If you were recently charmed by Kermit & Co.’s triumphant return to the big screen then this gentle look into the puppeteer’s world is an insightful necessity.
The chances are you’ve never heard of Kevin Clash, but he’s the life spark behind one of the most beloved Sesame Street inhabitants of all time, Elmo.
Using home video footage preempting his success, this documentary charts how a passion for performing from an early age, littered with socks and wobbly eyes, would lead Clash to cross paths with the puppet master himself, the late Jim Henson.
You know Clash is brilliant at what he does, and he has a relatively struggle-free journey to being Elmo, something established early on. So you might question what the film’s modus operandi is. Why should we be interested in a guy that shoves his hand up a Muppet’s backside for a living? Documentaries are for scraping the underbelly of society or revealing scandals, aren’t they?
Being Elmo is as wholesome and uplifting as any tale the Muppets have ever told. It’s refreshing to find a story that is simply about one man’s intention to fulfil his ambition and then use it to do good.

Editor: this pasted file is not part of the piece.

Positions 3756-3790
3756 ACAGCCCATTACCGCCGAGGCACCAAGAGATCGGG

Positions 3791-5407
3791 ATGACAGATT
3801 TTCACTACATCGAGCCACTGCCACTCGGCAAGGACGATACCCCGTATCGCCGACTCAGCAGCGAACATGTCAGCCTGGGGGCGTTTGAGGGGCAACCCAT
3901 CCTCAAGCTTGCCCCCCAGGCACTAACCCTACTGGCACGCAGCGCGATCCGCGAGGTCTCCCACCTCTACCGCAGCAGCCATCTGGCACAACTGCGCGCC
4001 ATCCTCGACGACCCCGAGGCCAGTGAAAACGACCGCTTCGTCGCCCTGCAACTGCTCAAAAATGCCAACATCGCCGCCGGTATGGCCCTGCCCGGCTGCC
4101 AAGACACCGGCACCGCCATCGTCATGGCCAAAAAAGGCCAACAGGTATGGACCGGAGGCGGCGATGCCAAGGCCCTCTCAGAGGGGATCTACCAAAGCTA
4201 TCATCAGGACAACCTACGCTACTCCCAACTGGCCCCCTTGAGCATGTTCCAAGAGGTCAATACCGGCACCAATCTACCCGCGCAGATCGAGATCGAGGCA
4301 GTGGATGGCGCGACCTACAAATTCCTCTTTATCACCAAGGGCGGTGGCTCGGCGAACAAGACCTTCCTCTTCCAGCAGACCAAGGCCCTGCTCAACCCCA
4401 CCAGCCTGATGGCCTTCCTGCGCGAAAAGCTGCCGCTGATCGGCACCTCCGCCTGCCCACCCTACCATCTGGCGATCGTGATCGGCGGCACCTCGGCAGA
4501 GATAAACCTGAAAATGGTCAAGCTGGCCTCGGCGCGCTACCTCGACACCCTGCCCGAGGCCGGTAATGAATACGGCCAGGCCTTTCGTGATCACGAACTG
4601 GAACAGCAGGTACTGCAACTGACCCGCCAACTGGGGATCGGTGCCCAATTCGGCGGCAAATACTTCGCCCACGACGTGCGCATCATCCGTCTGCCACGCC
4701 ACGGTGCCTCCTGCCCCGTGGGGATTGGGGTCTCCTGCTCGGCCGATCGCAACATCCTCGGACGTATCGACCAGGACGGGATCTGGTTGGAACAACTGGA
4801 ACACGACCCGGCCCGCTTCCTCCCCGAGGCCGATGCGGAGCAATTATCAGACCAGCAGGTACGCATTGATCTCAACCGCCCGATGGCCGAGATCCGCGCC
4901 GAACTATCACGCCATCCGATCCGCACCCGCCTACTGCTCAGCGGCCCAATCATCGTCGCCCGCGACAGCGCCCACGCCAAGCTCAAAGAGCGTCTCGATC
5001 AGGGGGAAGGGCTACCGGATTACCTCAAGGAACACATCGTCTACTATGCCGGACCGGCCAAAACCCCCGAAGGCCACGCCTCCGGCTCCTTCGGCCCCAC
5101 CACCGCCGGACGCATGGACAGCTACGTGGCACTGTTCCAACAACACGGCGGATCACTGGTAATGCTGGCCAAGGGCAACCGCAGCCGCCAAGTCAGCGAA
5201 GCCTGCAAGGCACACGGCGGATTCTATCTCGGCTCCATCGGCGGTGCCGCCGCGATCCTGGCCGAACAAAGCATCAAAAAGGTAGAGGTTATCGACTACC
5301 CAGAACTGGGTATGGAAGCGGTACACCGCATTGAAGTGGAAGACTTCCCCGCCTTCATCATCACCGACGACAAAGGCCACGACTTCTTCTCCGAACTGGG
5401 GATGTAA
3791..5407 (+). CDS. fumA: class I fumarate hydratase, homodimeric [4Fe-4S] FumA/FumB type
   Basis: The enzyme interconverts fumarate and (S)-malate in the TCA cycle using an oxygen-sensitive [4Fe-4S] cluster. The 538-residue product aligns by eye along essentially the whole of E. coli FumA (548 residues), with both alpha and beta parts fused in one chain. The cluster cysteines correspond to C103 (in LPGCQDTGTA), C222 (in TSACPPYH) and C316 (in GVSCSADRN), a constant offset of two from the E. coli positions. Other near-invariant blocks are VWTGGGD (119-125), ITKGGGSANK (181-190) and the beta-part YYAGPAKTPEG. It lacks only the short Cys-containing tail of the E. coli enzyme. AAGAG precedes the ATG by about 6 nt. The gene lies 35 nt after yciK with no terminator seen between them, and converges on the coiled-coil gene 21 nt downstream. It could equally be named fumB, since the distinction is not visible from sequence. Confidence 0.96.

Clash is a man who emanates enthusiasm, whether as a teenager making his first appearance on local cable TV, or as an adult, educating fellow puppeteers on the subtle nuances involved in hiding the arm rods while Elmo scratches his head, and teaching them how to keep the puppet smiling. In doing so it will also make you do the same.
The inspirational vibe is prevalent in two key moments that encapsulate the film’s intentions: one involves the heartbreaking time when Elmo meets a sick child. Despite Clash being in view during the entire exchange, the young girl’s focus is always on Elmo. It’s testament to Clash that he uses his remarkable gift in this humbling way.
The second is the sequence that deals with the death of Jim Henson, a man with similar values to Clash, who Henson later hired and befriended. The memorial song performed by man and Muppet is gut-wrenching stuff. But the melancholic observation that “a little of the magic is gone” is surely made redundant after watching how Henson has inspired Clash to become the grounded and utterly likeable man that this delightful documentary paints him to be. There’s the magic right there.